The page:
Fulfilling Your Cat’s Needs
When we explore deeper these environmental and emotional needs we are discussing the aspects of their environment that provide the needs, their most basic and instinctual needs as cats. These include:
Safe lounging spaces; generally elevated, but some prefer small hidden areas
Natural feeding patterns of 6-8 small frequent meals throughout the day
Hunting and prey drive fulfillment, ideally associated with eating
Litter boxes that work for their needs AND ours equally
Play, play, play, and more play
Fortunately for cats, the consumer market is catching up with cat’s basic needs and people’s aesthetic desires and attempting to fill the needs of both. Safe products that engage cats are affordable, and generally aesthetically pleasing for owners. This is not quite as easy as it seems and I still regularly encounter clients who are not meeting the needs of their pets, generally inadvertently, and most commonly because they are trying to meet the, “oh you would never know you had a cat” standard of aesthetics, and most importantly scent within the home.
Unfortunately for cats, these things do not always align with a happy mental and emotional state within their environment. So let’s take a look at the most common mistakes made in association with the basic needs of cats and how we can best ensure we provide the basic needs while not allowing them to, necessarily, take over our house.
Provide a Safe Space
When we talk about safe spaces, we generally mean elevated, but that might not be for your cat. Each cat is different, and you need to read your cat’s messages to determine their space. Where does your cat hang out now? Do they climb on counters, shelves, and refrigerators; or do they burrow behind, under, and inside things? Do they climb up on the couch, chairs, and beds seemingly taking the middle-ground? Wherever they are is where they want to be. This is why most cat trees offer multi-levels of lounging options for cats to choose from. Additionally, we want to offer several of the options they prefer based on each cat in our house, and ensure we have enough space of preference for each cat.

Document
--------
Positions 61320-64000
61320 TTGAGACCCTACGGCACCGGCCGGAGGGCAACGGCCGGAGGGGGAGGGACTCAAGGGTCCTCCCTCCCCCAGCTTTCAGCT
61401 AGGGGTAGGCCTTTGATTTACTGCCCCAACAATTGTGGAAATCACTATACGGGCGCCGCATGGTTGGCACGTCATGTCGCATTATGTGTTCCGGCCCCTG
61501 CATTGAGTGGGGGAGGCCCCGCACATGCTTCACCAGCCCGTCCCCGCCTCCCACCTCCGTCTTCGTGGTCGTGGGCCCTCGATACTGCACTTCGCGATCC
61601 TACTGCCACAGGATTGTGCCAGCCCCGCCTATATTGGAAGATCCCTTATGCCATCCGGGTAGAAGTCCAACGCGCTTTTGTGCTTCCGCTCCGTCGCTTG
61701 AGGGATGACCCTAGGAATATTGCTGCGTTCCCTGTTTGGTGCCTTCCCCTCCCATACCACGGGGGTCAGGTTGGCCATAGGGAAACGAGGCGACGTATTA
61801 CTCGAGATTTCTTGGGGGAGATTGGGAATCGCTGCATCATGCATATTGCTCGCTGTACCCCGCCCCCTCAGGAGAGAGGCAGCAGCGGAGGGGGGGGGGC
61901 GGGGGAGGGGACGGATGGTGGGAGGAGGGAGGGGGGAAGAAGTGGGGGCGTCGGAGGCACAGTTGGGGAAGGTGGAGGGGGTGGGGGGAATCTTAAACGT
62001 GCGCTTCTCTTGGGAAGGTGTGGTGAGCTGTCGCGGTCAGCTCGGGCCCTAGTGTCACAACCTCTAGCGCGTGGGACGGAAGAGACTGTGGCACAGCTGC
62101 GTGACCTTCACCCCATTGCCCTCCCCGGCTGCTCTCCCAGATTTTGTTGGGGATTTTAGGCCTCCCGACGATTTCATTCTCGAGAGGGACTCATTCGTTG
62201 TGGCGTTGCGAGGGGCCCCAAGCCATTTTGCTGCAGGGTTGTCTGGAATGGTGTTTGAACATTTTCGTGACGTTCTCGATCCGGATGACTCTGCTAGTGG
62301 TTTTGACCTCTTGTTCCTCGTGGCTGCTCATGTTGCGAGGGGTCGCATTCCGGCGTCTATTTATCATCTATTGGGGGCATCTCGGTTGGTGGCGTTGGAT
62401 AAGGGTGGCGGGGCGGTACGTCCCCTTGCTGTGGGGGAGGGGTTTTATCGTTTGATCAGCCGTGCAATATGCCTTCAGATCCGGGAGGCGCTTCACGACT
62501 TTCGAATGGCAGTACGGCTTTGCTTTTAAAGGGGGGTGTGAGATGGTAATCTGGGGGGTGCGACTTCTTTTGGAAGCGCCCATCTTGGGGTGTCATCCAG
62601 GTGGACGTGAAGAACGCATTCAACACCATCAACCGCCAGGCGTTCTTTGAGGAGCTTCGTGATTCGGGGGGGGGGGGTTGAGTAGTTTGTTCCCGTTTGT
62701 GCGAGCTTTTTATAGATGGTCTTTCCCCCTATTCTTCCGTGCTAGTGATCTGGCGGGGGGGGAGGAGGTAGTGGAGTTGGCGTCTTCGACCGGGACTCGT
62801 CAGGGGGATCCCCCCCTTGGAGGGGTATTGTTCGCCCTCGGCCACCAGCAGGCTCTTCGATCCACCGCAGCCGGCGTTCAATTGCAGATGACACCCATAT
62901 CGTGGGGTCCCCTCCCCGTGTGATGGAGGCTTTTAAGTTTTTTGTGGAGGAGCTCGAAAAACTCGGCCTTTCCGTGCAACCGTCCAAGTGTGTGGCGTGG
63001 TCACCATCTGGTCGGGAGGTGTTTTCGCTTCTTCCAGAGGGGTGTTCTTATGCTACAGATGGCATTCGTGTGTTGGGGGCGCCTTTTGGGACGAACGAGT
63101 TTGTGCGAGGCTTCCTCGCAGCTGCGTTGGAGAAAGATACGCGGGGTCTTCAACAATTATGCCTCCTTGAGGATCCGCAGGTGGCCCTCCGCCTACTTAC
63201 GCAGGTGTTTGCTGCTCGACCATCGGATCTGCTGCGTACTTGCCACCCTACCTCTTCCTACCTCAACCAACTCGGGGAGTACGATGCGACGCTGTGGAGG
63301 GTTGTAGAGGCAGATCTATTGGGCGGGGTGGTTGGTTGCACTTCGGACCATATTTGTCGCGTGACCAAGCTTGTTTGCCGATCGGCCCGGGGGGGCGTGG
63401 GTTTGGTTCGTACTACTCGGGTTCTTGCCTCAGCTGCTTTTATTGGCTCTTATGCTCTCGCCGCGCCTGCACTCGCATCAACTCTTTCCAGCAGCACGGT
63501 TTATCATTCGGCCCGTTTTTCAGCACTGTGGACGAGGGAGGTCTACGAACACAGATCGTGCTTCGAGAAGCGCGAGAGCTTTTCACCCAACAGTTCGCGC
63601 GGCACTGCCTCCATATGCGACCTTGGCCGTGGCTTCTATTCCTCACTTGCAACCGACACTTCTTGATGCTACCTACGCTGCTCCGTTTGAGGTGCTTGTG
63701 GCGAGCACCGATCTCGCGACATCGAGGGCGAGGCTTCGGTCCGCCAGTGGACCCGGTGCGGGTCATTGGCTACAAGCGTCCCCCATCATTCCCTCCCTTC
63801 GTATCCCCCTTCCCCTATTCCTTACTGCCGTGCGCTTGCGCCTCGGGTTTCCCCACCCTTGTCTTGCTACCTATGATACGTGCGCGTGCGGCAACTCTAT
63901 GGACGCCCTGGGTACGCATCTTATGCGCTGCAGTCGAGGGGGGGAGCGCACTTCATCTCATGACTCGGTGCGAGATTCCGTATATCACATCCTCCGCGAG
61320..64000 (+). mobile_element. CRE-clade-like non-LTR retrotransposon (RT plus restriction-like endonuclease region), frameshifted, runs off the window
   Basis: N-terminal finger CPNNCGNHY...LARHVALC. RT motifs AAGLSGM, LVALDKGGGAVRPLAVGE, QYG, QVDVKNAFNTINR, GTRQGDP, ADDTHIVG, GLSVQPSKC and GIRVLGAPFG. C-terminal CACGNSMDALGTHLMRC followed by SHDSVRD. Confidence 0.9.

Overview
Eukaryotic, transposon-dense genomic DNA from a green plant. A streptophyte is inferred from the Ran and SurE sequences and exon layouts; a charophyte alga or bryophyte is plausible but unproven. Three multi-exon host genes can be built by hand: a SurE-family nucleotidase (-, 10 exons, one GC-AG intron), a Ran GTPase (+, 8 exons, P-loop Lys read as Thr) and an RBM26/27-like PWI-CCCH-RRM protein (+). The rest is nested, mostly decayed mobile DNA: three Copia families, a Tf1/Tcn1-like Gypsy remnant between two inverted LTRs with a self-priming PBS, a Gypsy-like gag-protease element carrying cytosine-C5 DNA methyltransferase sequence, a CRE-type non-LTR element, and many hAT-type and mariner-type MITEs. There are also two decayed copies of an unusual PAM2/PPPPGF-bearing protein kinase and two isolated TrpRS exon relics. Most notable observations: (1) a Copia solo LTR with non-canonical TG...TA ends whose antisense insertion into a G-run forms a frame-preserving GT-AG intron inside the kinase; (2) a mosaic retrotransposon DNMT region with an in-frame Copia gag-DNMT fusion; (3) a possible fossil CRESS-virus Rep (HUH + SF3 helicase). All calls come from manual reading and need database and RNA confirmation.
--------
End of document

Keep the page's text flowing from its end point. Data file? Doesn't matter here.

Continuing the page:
When we have a lack of spaces of preference for our cats we may see territorial behaviors, generalized stress, and fighting in multi-cat households. I have even had clients whose cats scratch walls, doors, and furniture in spaces where they are not happy with the lounging options, or there are not enough options and they need to communicate their frustrations.
Understanding Natural Cat Behaviors
Another very important aspect of understanding cat behavior and unraveling perceived cat behavior problems is understanding cats’ natural patterns, and most especially, their eating patterns. Cat’s in the wild will eat several small meals a day, in fact, several studies show as many as 9 times a day. So what does this mean for our indoor feline family? Well, it means that filling a bowl of food 2 times a day and walking away does nothing to satisfy their natural feeding patterns.